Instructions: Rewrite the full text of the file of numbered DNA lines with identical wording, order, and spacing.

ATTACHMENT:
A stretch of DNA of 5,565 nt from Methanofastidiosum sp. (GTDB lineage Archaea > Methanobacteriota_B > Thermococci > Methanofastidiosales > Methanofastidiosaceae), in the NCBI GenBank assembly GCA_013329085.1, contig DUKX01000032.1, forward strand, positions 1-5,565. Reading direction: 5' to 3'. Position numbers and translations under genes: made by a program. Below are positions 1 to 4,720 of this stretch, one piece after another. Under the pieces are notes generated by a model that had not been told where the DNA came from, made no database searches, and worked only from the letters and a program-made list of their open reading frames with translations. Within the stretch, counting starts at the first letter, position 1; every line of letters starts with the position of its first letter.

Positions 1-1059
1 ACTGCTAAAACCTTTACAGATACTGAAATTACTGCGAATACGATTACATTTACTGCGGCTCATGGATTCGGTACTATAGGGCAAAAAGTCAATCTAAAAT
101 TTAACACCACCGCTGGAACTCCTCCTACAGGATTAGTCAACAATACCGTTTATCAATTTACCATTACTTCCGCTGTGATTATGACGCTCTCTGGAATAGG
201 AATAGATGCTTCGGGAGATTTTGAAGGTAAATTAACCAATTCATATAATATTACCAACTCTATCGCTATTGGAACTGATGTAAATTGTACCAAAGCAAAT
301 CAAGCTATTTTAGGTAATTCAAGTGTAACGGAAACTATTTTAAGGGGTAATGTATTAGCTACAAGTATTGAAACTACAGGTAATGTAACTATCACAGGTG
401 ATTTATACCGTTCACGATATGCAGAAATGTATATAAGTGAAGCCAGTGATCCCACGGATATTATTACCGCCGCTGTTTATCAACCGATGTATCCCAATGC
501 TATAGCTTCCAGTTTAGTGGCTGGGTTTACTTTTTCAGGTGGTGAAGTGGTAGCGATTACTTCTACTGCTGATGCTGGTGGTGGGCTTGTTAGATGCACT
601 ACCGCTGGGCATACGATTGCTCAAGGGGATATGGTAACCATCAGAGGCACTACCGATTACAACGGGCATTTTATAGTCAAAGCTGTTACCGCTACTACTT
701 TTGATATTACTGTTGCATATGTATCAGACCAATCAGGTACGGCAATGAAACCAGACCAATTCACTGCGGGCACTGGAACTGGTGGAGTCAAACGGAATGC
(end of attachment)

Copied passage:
A stretch of DNA of 5,565 nt from Methanofastidiosum sp. (GTDB lineage Archaea > Methanobacteriota_B > Thermococci > Methanofastidiosales > Methanofastidiosaceae), in the NCBI GenBank assembly GCA_013329085.1, contig DUKX01000032.1, forward strand, positions 1-5,565. Reading direction: 5' to 3'. Position numbers and translations under genes: made by a program. Below are positions 1 to 4,720 of this stretch, one piece after another. Under the pieces are notes generated by a model that had not been told where the DNA came from, made no database searches, and worked only from the letters and a program-made list of their open reading frames with translations. Within the stretch, counting starts at the first letter, position 1; every line of letters starts with the position of its first letter.

Positions 1-1059
1 ACTGCTAAAACCTTTACAGATACTGAAATTACTGCGAATACGATTACATTTACTGCGGCTCATGGATTCGGTACTATAGGGCAAAAAGTCAATCTAAAAT
101 TTAACACCACCGCTGGAACTCCTCCTACAGGATTAGTCAACAATACCGTTTATCAATTTACCATTACTTCCGCTGTGATTATGACGCTCTCTGGAATAGG
201 AATAGATGCTTCGGGAGATTTTGAAGGTAAATTAACCAATTCATATAATATTACCAACTCTATCGCTATTGGAACTGATGTAAATTGTACCAAAGCAAAT
301 CAAGCTATTTTAGGTAATTCAAGTGTAACGGAAACTATTTTAAGGGGTAATGTATTAGCTACAAGTATTGAAACTACAGGTAATGTAACTATCACAGGTG
401 ATTTATACCGTTCACGATATGCAGAAATGTATATAAGTGAAGCCAGTGATCCCACGGATATTATTACCGCCGCTGTTTATCAACCGATGTATCCCAATGC
501 TATAGCTTCCAGTTTAGTGGCTGGGTTTACTTTTTCAGGTGGTGAAGTGGTAGCGATTACTTCTACTGCTGATGCTGGTGGTGGGCTTGTTAGATGCACT
601 ACCGCTGGGCATACGATTGCTCAAGGGGATATGGTAACCATCAGAGGCACTACCGATTACAACGGGCATTTTATAGTCAAAGCTGTTACCGCTACTACTT
701 TTGATATTACTGTTGCATATGTATCAGACCAATCAGGTACGGCAATGAAACCAGACCAATTCACTGCGGGCACTGGAACTGGTGGAGTCAAACGGAATGC